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Might it be better to suffer?

It’s right to ask God for relief from sickness, financial problems, loneliness, depression, and every other shape and shade of pain. We see people doing this throughout the Bible. Sometimes God grants relief (2 Corinthians 1:10), sometimes he doesn’t (2 Corinthians 12:9). But he never criticizes anyone for asking. I’d even argue that he’s pleased when we ask, because our asking shows that we see him as both powerful enough to deliver us and kind enough to actually consider our requests.

Yet oftentimes God’s lovingkindness may be the very thing that causes him to delay or even withhold deliverance. Because as much as the Lord doesn’t take pleasure in our affliction (Lamentations 3:33), there are things he wants for us more than the alleviation of our pain–things like our humble dependence on his grace and our happiness in his Son. And whether or not we like it, these realities are usually most manifest in us when we suffer, not when we’re at ease. Easy living is rarely conducive to spiritual vitality. 

That’s proven true in my life, at least.  

I recently experienced a season of significant relief from a particular form of suffering. A year and a half ago I began taking medication to help alleviate the symptoms of my Obsessive Compulsive Disorder (OCD). Upon finding the right medication and dosage, my symptoms diminished greatly. During this process I also met my now-wife, Talitha. Her companionship lifted the burden of loneliness I had carried for nearly a decade. And loneliness, as many of you know, tends to exacerbate other sufferings. So the combination of medication and this new relationship provided me much relief from my anxieties. For the first time in a long time, I felt good. Really good. 

And this is where I should talk about how grateful I was to the Lord and how dynamic and fruitful my life in Christ became, right? Wish I could.

In the past I had prayed, “God, if my mind wasn’t so overtaken with OCD, it would be more free to love you and be utilized for you.” So many times I thought and said to others, “I just want these thoughts to be gone so that I can focus on God.” I believed my OCD was a massive hindrance to my relationship with the Lord and that it’s removal would bring new strength to my spiritual life.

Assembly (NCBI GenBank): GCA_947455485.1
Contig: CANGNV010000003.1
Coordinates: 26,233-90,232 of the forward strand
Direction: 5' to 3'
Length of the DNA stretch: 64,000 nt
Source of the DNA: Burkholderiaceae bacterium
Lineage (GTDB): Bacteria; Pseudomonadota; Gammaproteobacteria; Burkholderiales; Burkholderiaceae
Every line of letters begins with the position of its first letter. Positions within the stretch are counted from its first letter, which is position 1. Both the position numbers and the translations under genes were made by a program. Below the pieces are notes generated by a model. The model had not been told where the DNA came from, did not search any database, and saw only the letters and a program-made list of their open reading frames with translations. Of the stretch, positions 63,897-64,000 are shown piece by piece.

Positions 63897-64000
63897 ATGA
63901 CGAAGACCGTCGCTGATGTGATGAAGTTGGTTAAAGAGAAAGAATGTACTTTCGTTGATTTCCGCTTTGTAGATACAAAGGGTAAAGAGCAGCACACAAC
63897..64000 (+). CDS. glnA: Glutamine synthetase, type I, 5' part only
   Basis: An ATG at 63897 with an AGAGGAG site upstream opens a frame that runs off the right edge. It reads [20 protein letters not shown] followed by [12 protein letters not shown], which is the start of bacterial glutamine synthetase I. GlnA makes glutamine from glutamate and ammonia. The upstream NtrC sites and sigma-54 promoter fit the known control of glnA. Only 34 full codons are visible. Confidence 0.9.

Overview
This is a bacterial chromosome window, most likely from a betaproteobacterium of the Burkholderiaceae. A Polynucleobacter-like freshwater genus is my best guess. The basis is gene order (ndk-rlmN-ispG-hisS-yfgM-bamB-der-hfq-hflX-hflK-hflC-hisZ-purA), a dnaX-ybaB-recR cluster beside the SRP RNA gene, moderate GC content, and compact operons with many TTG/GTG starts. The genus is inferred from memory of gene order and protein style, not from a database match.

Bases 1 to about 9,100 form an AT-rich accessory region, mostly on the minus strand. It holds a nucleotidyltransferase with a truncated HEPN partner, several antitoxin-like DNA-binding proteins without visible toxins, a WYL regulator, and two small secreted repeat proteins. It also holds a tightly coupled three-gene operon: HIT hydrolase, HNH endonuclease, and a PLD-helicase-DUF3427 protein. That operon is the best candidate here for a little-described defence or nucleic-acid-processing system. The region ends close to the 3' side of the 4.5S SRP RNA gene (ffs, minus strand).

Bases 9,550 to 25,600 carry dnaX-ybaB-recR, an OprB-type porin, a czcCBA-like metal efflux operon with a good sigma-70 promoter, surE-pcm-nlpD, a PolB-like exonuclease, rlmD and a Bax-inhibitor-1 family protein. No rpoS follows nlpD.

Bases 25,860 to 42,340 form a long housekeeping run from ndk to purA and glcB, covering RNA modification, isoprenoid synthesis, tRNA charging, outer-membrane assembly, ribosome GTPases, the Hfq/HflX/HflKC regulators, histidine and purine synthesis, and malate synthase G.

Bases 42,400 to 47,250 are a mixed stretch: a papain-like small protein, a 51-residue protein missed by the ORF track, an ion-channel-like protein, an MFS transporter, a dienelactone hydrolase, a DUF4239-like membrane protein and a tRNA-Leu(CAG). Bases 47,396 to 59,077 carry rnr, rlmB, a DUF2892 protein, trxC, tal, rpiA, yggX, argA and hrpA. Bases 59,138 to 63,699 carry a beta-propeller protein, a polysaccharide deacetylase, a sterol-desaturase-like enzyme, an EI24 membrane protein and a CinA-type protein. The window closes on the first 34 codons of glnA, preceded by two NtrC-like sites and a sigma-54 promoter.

But when relief finally came, my response proved the opposite to be true.

Before the relief came, I opened the Bible multiple times a day with a sense of urgency to receive encouragement and empowerment from the Lord. I felt how incapable I was of getting through the day on my own, much less getting through it in a way that was pleasing to God and beneficial to others. I pleaded with God throughout the day to help me believe his words and to help me walk in his grace. In my leisure time I read books that strengthened my faith and listened to sermons and sought out soul-nourishing fellowship with other believers.

But when my suffering lessened, so did my reliance upon God. The fact of the matter is that whether I was anxious or not, depressed or not, lonely or not— I was always weak and in desperate need of his grace. But when the pains of OCD & anxiety became less intense, I didn’t feel the need to pursue him to the same degree. And my daily practices began to reflect this.

My approach to the Bible became increasingly casual. I’d mosey my way through a couple of chapters, pausing throughout to check facebook or answer a text or think about other things. After a few months, I began skipping the Bible altogether some mornings. My prayer life also dried up. Rather than going to God with my needs and for fellowship, I’d often go to my girlfriend. And instead of doing productively restful things in my leisure time, I began to watch more TV, eat more food, and become increasingly slothful and wasteful.

Over time I became numb, detached, lethargic, fruitless, and joyless. Yes, joyless. Ironic, isn’t it? Who would have thought that relief from suffering would result in me having less joy than I did in the midst of the suffering? But that’s precisely what happened.

Fast-forward to five months ago: I came off of my medications (with the approval and guidance of my doctor). Not because I felt like they were at fault for my spiritual decline, but because they had a host of side effects I didn’t want to experience anymore. I decided I would rather endure anxiety than deal with the side effects of the meds.

The intense, chronic anxiety soon returned. But this time around, I view it differently–dare I say, with thankfulness. Why? Because the suffering produces in me a sense of urgency to stay near the Lord’s side. It’s helping me to break free from the grasp of worldly entertainment, as TV and food and social media are no longer sufficient to distract or comfort me. It’s helping me keep my gaze on God and toward eternity, reminding me that my hope should be set “fully on the grace (and freedom! and comfort! and joy!) that will be brought to [me] at the revelation of Jesus Christ” (1 Peter 1:13). This suffering is not a hindrance to my faith but rather a gracious means by which the Shepherd & Overseer of my soul is keeping me close to him, dependent on him, and safe in him.

I wish I wasn’t so weak as to need these waves of affliction to throw me into the Rock of Ages (borrowing Spurgeon’s imagery). But I am. Right now, in this body of flesh, I need sufferings to help keep me in sync with the reality of my frailty and in step with the God of grace. One day, when this weak flesh is swallowed up my immortality, I won’t need these motivators anymore. But until that day comes, might it be better to suffer?

I think so. 

Matt Moore is a Christian blogger. You can read more at

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